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Molecular dynamics study to improve the substrate adsorption of Saccharomycopsis fibuligera R64 alpha-amylase by designing a new surface binding site

Authors Baroroh U, Yusuf M, Rachman SD, Ishmayana S, Hasan K, Subroto T

Received 13 December 2018

Accepted for publication 19 March 2019

Published 7 June 2019 Volume 2019:12 Pages 1—13


Checked for plagiarism Yes

Review by Single anonymous peer review

Peer reviewer comments 2

Editor who approved publication: Dr Juan Fernandez-Recio

Umi Baroroh,1,* Muhammad Yusuf,2,3,* Saadah Diana Rachman,2 Safri Ishmayana,2 Khomaini Hasan,4 Toto Subroto2,3

1Biotechnology Master Program, Postgraduate School, Universitas Padjadjaran, Bandung 40132, West Java, Indonesia; 2Department of Chemistry, Faculty of Mathematics and Natural Sciences, Universitas Padjadjaran, Sumedang 45363, West Java, Indonesia; 3Research Center for Molecular Biotechnology and Bioinformatics, Universitas Padjadjaran, Bandung 40133, West Java, Indonesia; 4Faculty of Medicine, Universitas Jenderal Achmad Yani, Cimahi, West Java, Indonesia

*These authors contributed equally to this work

Background: Carbohydrate binding module (CBM) and surface binding site (SBS) are two important parts of amylase which respond to the raw starch digestion. They are related to the enzyme ability to adsorb and to catalyze the starch hydrolysis. However, starch processing is still expensive due to the high temperature in the gelatinization step. Therefore, direct starch digestion is more favorable. One of the solutions is to use α-amylase with high starch adsorptivity, which is expected to be capable of digesting starch below the gelatinization temperature. In Indonesia, Saccharomycopsis fibuligera R64 α-amylase (Sfamy R64) is one of the enzymes with the highest activity on starch. However, its raw starch adsorptivity was low. The aim of this study was to propose an in-silico model of Sfamy R64 mutant by introducing a new SBS using molecular dynamics (MD) simulation.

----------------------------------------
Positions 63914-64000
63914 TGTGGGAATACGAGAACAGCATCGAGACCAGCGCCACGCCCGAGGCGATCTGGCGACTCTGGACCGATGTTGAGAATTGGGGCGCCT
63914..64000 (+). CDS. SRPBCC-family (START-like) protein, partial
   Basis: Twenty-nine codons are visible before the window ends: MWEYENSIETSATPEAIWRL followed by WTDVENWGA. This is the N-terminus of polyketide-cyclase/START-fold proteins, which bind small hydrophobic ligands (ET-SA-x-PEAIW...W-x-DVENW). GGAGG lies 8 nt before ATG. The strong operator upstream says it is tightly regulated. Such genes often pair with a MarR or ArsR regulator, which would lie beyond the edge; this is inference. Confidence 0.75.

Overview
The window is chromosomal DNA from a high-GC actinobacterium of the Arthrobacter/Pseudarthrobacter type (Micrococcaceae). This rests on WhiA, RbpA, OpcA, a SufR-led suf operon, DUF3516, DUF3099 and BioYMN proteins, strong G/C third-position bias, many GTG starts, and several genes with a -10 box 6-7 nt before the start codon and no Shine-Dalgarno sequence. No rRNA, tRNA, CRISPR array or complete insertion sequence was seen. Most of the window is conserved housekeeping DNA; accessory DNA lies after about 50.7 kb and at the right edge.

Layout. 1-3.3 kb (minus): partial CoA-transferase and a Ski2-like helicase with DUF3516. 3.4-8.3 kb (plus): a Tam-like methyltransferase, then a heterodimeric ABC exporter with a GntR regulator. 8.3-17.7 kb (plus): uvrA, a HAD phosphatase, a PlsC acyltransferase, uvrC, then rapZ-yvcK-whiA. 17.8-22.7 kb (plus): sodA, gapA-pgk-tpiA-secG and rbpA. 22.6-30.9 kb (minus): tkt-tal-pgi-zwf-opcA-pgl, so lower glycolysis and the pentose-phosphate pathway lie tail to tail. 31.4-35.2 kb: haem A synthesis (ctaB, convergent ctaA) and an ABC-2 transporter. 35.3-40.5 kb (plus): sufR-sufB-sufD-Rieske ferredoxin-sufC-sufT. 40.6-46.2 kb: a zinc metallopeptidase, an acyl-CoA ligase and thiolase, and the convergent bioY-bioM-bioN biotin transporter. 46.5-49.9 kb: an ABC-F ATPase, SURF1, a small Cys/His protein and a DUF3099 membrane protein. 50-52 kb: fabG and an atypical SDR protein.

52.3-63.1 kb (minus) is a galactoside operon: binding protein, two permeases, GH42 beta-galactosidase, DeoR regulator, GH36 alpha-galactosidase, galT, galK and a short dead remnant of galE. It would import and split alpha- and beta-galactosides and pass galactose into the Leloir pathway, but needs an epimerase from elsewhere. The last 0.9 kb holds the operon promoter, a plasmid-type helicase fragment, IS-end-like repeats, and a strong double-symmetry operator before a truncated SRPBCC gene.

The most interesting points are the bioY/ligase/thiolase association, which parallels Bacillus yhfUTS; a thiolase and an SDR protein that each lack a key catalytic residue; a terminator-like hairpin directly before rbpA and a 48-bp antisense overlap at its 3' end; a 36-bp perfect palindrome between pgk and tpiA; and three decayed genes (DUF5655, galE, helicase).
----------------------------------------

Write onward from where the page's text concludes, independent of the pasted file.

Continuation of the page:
Methods: The structural behavior of Sfamy R64 and positive control were studied using MD simulation. Furthermore, the mutants of Sfamy R64 were designed to have a stable SBS which mimics the positive control. The substrate affinity in all systems was evaluated using the molecular mechanics generalized Born surface area (MM/GBSA) method.
Results: The stability of a new SBS constructed by seven substitutions and a loop insertion was improved throughout MD simulation. The substrate was consistently bound to the SBS over 55 ns of simulation, as compared to 14 ns in wild-type. The structural behavior of SBS in mutant and positive control was similar. The interaction energies of the positive control, wild-type, and mutant were −17.6, −5.2, and −8.2 kcal/mol, respectively.
Conclusion: The enhanced substrate binding in the mutant, due to the existence of a new SBS, suggests the potential of improving starch adsorptivity of Sfamy R64. This result should be useful in developing an enzyme with better substrate adsorption based on the rational computer-aided molecular design approach.

Keywords: surface binding site, α-amylase, Sfamy R64, starch adsorptivity, molecular dynamics simulation

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